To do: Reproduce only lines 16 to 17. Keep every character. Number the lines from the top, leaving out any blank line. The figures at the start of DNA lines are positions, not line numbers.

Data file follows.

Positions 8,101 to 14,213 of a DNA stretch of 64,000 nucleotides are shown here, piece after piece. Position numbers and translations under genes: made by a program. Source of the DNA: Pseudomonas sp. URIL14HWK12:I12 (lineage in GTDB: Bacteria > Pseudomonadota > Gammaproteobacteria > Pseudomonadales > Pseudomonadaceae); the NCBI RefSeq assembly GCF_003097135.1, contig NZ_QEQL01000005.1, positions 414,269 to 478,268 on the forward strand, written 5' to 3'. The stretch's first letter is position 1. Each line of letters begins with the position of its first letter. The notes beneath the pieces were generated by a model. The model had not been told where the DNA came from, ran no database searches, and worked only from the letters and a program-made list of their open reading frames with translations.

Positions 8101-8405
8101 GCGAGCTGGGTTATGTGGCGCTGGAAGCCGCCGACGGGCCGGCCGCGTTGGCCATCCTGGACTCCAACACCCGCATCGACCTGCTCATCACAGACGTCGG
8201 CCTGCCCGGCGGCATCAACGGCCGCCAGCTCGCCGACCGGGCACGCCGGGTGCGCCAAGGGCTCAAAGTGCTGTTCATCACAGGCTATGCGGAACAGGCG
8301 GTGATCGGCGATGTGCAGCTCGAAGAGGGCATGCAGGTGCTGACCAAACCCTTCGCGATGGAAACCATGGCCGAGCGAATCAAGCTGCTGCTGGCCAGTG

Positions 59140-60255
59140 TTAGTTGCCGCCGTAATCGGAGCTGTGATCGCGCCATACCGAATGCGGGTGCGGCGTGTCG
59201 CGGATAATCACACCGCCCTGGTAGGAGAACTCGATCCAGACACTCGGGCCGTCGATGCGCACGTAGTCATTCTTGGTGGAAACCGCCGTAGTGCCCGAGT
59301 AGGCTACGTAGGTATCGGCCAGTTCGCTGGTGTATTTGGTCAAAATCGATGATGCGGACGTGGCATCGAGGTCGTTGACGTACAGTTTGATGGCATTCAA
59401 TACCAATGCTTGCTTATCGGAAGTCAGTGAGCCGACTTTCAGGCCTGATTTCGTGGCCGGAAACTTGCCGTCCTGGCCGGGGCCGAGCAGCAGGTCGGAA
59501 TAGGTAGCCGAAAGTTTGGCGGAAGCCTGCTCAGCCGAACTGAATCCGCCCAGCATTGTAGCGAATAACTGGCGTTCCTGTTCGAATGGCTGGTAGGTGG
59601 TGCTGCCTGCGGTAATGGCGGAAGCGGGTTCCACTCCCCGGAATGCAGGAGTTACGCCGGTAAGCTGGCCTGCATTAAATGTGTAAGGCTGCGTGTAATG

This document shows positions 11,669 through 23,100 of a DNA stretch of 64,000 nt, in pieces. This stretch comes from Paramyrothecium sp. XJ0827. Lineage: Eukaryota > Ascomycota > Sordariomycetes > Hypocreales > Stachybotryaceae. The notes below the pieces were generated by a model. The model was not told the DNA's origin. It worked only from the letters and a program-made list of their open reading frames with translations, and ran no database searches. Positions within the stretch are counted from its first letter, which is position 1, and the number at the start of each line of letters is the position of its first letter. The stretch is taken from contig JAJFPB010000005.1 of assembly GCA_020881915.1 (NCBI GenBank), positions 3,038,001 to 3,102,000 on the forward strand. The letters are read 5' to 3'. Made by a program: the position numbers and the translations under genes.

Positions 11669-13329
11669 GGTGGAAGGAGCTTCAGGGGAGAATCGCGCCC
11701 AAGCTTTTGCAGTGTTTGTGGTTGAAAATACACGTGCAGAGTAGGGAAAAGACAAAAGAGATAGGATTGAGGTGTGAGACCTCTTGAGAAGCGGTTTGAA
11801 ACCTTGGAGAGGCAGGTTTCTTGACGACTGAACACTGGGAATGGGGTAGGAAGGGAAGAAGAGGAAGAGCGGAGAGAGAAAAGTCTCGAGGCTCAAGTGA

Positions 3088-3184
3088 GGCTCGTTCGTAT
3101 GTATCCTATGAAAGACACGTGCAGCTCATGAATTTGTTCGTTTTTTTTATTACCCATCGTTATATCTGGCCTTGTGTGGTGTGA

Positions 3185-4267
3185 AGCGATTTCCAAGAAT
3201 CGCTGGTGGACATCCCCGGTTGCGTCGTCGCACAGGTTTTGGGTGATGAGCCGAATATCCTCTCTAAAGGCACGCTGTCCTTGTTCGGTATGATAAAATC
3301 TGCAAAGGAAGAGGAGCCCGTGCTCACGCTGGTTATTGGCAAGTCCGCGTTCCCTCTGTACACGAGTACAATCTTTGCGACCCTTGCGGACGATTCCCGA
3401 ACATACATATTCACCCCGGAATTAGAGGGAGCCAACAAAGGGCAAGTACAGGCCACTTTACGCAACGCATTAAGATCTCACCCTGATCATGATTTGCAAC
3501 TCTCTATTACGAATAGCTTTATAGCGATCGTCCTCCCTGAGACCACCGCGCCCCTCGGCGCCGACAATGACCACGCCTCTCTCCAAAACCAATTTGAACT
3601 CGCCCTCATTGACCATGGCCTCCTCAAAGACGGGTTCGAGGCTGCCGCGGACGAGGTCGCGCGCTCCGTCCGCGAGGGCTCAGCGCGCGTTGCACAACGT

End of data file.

11701 AAGCTTTTGCAGTGTTTGTGGTTGAAAATACACGTGCAGAGTAGGGAAAAGACAAAAGAGATAGGATTGAGGTGTGAGACCTCTTGAGAAGCGGTTTGAA
11801 ACCTTGGAGAGGCAGGTTTCTTGACGACTGAACACTGGGAATGGGGTAGGAAGGGAAGAAGAGGAAGAGCGGAGAGAGAAAAGTCTCGAGGCTCAAGTGA